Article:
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Chapter 7: Introduction to Debugging TECH1010-02 Prof. Jeff Cheng.

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Presentation on theme: "Chapter 7: Introduction to Debugging TECH1010-02 Prof. Jeff Cheng."— Presentation transcript:

1 Chapter 7: Introduction to Debugging TECH Prof. Jeff Cheng

2 Need for Precise Communication in IT Computer-based information system only does what’s been told, no more, no less When communicating with a computer, data and commands need to be communicated very precisely, since not all variation of representing a command or data are being programmed into a computer Imprecision in communication is a potential source for error in an IT system

3 Imprecision in Communicating Information Different ways of representing a phone number: (973) or evne: (

4 7-4 Lexical Structures Field Inputs: Information entered into boxes/forms on screen – Governed by lexical structures (rules about the legal form for input fields) May limit symbols that can appear in specific positions, length of entry, etc. May also be loose, allowing any sequence of symbols of any length

5 7-5 Debugging: What's the Problem? A “Bug”: Anything that would cause a system to malfunction Debugging: The method of figuring out why a process or system doesn't work properly – Usually learned from experience Debugging in Everyday Life: People troubleshoot problems such as why their cars don't start – Usually involve working system with broken or worn-out part Debugging in Information Technology: – Working system might have wrong data or wrong configuration information or – There might be a logical design error – We will always begin by assuming a correct, working system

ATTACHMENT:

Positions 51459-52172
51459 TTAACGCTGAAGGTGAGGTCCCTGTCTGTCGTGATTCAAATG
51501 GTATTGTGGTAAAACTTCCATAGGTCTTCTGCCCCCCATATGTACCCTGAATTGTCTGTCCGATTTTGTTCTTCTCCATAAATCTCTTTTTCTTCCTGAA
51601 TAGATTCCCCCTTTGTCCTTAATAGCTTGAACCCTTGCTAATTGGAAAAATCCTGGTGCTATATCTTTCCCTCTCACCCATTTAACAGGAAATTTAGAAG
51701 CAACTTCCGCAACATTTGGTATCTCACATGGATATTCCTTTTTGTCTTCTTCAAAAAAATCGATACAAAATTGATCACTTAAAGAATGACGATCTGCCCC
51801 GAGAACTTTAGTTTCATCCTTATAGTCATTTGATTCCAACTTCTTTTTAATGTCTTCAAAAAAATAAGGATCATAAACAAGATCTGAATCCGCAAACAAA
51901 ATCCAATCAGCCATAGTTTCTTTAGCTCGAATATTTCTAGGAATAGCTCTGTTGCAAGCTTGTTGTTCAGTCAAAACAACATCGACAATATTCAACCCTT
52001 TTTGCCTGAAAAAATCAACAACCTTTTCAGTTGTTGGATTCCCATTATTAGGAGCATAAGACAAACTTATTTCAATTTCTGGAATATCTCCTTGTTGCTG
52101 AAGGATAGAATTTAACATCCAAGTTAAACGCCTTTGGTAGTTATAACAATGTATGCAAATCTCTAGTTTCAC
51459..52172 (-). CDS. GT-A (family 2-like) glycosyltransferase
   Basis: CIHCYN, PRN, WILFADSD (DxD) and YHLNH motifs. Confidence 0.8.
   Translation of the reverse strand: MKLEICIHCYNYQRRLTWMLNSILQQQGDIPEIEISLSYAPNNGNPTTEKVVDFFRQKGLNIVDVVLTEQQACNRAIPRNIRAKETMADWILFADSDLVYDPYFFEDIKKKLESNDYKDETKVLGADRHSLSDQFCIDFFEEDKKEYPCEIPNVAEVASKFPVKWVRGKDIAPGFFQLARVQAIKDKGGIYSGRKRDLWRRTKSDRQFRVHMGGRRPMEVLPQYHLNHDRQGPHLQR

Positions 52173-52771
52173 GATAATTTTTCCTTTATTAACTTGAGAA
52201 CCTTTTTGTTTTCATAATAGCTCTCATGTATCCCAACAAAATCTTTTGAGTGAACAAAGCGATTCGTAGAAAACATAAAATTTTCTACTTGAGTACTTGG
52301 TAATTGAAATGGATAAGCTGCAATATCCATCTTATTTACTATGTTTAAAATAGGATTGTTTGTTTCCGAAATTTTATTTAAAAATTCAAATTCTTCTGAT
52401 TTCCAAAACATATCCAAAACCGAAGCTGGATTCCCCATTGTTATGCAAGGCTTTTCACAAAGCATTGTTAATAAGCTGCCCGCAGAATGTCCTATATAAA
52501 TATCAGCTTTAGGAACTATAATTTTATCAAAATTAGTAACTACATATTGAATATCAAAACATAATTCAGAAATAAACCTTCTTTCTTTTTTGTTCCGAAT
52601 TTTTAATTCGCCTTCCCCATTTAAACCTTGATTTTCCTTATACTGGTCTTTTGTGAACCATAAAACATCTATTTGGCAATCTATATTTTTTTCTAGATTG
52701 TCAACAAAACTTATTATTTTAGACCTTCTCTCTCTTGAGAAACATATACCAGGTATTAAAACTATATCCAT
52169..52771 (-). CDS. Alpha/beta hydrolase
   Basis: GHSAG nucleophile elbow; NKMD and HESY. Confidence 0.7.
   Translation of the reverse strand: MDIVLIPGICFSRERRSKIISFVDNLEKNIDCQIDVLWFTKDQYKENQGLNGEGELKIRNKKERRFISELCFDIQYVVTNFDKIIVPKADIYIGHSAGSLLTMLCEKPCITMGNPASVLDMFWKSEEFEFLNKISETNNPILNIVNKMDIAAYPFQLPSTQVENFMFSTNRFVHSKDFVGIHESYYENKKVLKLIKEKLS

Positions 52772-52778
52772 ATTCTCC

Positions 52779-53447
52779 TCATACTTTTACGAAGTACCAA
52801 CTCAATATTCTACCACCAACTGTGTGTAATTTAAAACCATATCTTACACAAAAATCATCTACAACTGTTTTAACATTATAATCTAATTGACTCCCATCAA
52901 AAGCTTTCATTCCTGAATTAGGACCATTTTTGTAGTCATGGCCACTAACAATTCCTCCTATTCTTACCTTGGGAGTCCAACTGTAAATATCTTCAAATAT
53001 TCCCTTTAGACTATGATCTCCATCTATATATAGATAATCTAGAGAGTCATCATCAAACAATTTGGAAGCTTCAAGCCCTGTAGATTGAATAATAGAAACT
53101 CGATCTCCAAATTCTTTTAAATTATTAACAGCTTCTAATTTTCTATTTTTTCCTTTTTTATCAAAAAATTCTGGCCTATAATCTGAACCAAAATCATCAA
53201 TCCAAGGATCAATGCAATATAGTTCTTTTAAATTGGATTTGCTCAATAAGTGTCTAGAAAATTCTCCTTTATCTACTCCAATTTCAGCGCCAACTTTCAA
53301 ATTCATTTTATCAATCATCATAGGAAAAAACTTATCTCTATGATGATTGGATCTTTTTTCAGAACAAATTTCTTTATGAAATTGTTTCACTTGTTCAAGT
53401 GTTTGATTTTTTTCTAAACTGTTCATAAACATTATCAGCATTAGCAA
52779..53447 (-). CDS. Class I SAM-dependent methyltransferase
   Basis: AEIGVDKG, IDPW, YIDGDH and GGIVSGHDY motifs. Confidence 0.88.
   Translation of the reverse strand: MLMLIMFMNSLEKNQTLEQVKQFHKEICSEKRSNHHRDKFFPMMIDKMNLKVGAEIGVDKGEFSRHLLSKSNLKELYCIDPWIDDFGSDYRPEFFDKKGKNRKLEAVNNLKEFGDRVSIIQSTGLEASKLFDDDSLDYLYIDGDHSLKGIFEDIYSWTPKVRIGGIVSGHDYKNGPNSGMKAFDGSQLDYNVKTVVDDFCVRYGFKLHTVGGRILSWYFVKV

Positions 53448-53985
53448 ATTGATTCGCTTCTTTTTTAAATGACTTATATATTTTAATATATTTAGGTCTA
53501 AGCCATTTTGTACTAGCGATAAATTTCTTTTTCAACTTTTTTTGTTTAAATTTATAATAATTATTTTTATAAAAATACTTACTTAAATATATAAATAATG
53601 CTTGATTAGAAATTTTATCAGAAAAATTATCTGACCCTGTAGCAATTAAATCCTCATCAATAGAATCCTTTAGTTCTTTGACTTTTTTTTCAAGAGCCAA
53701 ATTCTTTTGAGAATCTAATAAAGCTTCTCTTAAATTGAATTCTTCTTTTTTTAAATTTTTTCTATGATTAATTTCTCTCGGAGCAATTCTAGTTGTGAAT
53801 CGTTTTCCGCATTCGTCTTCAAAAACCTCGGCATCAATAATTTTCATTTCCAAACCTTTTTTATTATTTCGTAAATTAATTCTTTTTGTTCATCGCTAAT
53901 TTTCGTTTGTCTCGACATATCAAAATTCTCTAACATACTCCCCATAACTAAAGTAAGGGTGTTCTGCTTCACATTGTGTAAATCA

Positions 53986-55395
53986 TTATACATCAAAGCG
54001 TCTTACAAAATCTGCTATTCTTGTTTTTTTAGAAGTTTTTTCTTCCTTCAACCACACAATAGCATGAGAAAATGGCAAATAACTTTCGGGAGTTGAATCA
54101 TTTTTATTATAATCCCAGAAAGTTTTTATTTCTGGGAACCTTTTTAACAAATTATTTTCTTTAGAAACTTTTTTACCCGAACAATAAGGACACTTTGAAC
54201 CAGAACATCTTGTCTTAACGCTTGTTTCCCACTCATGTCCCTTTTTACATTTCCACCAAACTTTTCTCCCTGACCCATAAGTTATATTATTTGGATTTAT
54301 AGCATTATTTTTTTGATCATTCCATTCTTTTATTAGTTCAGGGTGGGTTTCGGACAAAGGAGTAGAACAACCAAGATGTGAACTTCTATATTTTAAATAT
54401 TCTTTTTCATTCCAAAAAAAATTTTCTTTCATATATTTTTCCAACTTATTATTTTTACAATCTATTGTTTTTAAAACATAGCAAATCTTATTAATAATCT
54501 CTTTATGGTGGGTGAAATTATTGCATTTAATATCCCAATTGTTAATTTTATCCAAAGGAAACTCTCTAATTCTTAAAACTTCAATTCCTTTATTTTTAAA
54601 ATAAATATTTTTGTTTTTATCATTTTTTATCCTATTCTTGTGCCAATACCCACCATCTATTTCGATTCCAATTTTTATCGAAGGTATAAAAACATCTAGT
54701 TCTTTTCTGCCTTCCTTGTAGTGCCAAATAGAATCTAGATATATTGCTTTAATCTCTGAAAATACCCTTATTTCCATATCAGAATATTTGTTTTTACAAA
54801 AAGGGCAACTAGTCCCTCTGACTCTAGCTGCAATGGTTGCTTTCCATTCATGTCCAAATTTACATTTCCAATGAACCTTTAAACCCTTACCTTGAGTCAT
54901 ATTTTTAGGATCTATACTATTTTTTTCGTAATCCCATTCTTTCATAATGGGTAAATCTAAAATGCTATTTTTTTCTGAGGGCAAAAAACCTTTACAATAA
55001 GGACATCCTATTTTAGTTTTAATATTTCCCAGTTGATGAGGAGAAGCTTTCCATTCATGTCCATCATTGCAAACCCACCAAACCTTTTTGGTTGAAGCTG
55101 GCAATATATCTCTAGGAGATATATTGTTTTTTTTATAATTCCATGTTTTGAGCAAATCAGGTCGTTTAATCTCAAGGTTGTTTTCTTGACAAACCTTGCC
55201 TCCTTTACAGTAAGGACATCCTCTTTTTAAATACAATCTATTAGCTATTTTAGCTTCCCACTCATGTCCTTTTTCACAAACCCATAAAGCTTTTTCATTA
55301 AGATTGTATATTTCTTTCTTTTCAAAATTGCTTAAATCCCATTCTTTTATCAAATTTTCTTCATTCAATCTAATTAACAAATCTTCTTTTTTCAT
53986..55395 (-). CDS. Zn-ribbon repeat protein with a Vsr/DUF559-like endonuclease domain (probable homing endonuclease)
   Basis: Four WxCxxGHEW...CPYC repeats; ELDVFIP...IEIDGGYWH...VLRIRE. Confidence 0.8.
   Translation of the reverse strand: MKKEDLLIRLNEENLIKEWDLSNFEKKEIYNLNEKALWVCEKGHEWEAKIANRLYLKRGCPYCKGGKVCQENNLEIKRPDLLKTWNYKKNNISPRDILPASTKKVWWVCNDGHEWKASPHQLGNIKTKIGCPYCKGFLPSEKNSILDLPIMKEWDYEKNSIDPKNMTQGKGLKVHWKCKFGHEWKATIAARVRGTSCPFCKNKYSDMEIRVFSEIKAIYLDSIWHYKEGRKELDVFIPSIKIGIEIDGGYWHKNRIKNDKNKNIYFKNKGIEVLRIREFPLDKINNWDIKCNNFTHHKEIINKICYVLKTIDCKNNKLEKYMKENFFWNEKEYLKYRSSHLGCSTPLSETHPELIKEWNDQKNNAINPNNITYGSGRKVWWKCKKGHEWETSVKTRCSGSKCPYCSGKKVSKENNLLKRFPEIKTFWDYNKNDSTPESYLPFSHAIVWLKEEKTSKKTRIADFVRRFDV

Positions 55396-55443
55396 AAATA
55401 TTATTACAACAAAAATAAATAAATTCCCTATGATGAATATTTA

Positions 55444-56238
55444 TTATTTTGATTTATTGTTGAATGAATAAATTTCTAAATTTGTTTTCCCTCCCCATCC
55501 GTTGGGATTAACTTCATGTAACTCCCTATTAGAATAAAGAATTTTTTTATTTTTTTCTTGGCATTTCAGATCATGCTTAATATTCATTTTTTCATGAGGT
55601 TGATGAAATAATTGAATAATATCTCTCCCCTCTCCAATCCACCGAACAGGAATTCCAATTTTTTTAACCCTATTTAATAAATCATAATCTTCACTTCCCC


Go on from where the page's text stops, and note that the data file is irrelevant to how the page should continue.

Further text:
6 7-6 Whose Problem Is It? When we debug an information system, we are always part of the problem – We give the commands and the input Operator or pilot error – Only other possible cause is broken system People don't knowingly make errors – We may think we did everything right because we misunderstand the system

7 7-7 Using the Computer to Debug A computer can't debug itself We can't debug it directly, either Error is internal to the computer – To get information about the error, we have to ask the computer what data it stored, what command it had executed etc. With faulty software we cannot fix, try to bypass error with alternative approach (workaround)

8 7-8 A Dialog About Debugging Debugging is solving a mystery – Whatdunit vs. whodunit Ask purposeful questions like: – Do I need more clues? – Are my clues reliable? – What is a theory to explain the problem? Better than aimlessly "trying stuff"